Thursday, May 31st, 2007
Today Apple finally updated iTunes, adding the recently announced addition of higher quality music minus the usual Digital Rights Management all bought music from there had. Sure only EMI are onboard so far, but it’s a start.
Last night though I was at the Lemon Tree in Aberdeen seeing Ben Taylor play (son of the rather better known James Taylor). Aside from it being a great gig (he’s touring just now, so keep an eye out), and also a funny one (as in ‘ha ha’), Ben was also the first musician that I’d come across that didn’t just sell CDs of his music after the show. Yeah, you could buy either of his two albums on CD, but he also had nicely boxed USB sticks ready to roll as well, where he’d stick on his albums, his live work, anything he’d ever recorded released or unreleased, and all at cheaper prices (on the whole) than on iTunes. It didn’t exactly move the queues along quickly, but there he was diligently copying over whatever anybody wanted to a USB stick from his Apple MacBook Pro (which he also used in his gig for some of the backing music), free of any copy protection. More money in his pocket, and more opportunity for fans of his music to get something they can’t get anywhere else, right from the source.
In fact, here’s someone who’s so in touch with how music distribution has changed, that when deciding he wanted to play one of his father James Taylor’s songs ‘Belfast to Boston’, on the Ireland part of his tour, he realised he had no idea how it actually went, and downloaded it from iTunes to work it out for himself.
I thought it was a nice touch, and a sign of the times in the music industry – yes Apple has helped get a lot of music out there legitimately, but the artists are all capable of doing it themselves too already, and without the copy protection and fees.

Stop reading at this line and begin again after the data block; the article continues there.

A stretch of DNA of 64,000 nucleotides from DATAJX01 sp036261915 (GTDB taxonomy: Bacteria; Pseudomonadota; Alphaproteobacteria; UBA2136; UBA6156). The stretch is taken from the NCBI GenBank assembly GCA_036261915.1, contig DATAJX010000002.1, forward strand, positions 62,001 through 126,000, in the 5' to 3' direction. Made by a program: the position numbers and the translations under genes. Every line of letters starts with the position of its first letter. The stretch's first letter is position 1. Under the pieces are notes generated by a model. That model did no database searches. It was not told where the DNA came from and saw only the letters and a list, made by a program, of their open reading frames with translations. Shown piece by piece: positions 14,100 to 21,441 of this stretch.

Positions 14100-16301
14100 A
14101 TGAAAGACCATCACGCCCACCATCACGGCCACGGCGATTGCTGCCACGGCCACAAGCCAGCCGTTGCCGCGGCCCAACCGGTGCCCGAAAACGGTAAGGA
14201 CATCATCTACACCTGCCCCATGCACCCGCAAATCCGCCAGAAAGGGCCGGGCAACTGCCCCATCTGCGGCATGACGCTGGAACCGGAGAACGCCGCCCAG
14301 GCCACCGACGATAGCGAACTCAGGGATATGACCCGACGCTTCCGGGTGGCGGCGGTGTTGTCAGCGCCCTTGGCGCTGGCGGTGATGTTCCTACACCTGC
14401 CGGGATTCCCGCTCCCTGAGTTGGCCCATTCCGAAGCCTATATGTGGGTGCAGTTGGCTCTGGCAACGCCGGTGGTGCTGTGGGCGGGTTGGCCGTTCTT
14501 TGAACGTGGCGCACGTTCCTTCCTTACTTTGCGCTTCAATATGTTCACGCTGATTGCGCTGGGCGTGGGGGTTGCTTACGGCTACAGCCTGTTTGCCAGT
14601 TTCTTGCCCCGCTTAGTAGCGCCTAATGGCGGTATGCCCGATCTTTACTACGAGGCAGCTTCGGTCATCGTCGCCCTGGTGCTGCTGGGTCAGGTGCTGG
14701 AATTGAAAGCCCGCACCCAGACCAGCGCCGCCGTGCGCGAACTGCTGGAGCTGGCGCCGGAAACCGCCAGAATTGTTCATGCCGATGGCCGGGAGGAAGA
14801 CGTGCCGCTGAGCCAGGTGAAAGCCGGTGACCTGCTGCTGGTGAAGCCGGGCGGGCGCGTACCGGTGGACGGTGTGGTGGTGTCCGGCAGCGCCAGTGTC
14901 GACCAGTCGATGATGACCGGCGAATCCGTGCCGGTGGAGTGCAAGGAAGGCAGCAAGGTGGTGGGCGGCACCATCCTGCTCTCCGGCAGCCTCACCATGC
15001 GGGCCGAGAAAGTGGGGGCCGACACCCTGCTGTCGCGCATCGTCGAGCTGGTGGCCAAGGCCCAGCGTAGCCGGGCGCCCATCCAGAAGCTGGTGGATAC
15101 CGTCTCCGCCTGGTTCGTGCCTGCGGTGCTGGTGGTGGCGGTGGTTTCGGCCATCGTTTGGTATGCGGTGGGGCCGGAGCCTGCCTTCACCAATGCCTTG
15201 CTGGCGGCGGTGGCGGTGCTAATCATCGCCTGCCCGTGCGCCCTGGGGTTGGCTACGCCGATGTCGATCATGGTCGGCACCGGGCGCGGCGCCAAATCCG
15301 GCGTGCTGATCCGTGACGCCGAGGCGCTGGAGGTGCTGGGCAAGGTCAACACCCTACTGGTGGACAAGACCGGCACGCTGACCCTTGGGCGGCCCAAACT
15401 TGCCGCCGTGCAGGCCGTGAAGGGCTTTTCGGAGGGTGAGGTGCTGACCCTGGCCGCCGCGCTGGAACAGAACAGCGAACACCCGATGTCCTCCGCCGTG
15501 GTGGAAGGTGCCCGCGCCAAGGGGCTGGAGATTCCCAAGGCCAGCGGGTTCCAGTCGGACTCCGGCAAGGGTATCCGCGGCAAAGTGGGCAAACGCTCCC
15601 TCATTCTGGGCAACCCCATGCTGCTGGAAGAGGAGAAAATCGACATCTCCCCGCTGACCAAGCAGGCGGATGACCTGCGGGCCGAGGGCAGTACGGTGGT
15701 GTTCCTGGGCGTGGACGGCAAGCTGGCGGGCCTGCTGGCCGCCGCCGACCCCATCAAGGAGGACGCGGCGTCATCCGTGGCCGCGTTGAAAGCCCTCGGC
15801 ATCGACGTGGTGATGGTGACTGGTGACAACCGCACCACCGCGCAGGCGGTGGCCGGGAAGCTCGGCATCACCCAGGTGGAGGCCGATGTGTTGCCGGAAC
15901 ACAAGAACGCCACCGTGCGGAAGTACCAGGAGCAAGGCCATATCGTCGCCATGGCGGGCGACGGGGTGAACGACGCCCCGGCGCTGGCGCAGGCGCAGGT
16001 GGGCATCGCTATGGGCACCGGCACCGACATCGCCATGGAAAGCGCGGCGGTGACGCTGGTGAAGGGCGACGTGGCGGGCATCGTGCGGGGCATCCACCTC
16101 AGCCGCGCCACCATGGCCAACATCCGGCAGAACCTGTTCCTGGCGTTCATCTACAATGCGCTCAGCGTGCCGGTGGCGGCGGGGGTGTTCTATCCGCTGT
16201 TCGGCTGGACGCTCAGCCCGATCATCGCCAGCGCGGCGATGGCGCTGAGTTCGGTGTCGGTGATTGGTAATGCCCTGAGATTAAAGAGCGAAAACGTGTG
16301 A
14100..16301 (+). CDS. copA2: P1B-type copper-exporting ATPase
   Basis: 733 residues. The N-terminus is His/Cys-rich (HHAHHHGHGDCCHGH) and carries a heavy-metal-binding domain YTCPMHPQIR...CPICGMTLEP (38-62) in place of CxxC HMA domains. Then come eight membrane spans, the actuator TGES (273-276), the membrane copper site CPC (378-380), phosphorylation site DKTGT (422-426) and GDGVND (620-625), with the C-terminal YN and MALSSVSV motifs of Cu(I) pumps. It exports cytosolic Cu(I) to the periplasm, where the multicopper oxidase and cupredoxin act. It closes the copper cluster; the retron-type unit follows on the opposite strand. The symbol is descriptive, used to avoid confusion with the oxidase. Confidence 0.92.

I just bought one of his albums on CD though
Wednesday, May 30th, 2007
I first wrote about Zooomr back in October, having just discovered it as the photo sharing site of choice for my photos. Since then I’ve uploaded a lot of my own photos, as well as favourited and commented on a ton of great photos I’ve come across whilst browsing Zooomr. It’s a site that suits me down to the ground already, the way it has trackback information on visits to my photos, the recent activity bar, the smartsets, and just the general good community there, all added up to a great site.
For the last week and a bit though, Zooomr has been offline whilst migration took place to the brand new version, dubbed Zooomr Mark III. Development on this version has been going on for the last nine months, and Kristopher Tate (Zooomr’s sole developer) has been hyping this release up for some time now. It’s been a rocky path, with the initial launch in March abandoned due to technical difficulties with their storage provider, forcing a rethink and rewrite of certain elements of the new Zooomr. This last week hasn’t been plain sailing either, with the relaunch originally expected to take 12-24 hours, but to say these guys have been honest and transparent about this new release and the problems encountered would be an understatement.
If you doubt how dedicated the people behind Zooomr are to what they’ve created, here’s a quick aside. During most of the downtime whilst Mark III was put in place, Kristopher Tate and Thomas Hawk were live on ustream.tv, so you could watch the upgrade such as it is, as it happened. They could’ve just left it at that as a bit of a novelty, but in the IRC chatroom created on ustream to go with this broadcast, both Kris and Thomas were taking questions on the new release and what’s planned for the future. Whilst Kris was working away, Thomas would be answering question after question, and it really was an ingenius way to launch a new release. The people I’ve encountered there from the Zooomr community have been on the whole a great bunch, and it’s been a good opportunity to ‘talk photography’.
This morning, around the time I should have been ready to head out the door for work, the new Zooomr finally launched. Putting aside the need to be ready to catch a bus, I quickly set about discovering what was new. As it turned out though, I should have been quicker. Although there was a lot of new things there to play with, ten minutes into a new era in Zooomr, the database server died. Of all the rotten luck, the guys behind Zooomr really needed this to go well, and they were dealt another blow.
The upshot of all this is that the new Zooomr is ready, but Thomas Hawk and Kristopher Tate are currently having to work on repairing or replacing one of their servers before anybody can get at it. That also means the photos I’ve blogged here from Zooomr won’t show up for the timebeing. But with Robert Scoble putting a call out that so far seems to have shown interest from Sun and Zoho, things should with a little bit of luck be not far off Zooomr Mark III, Launch 2.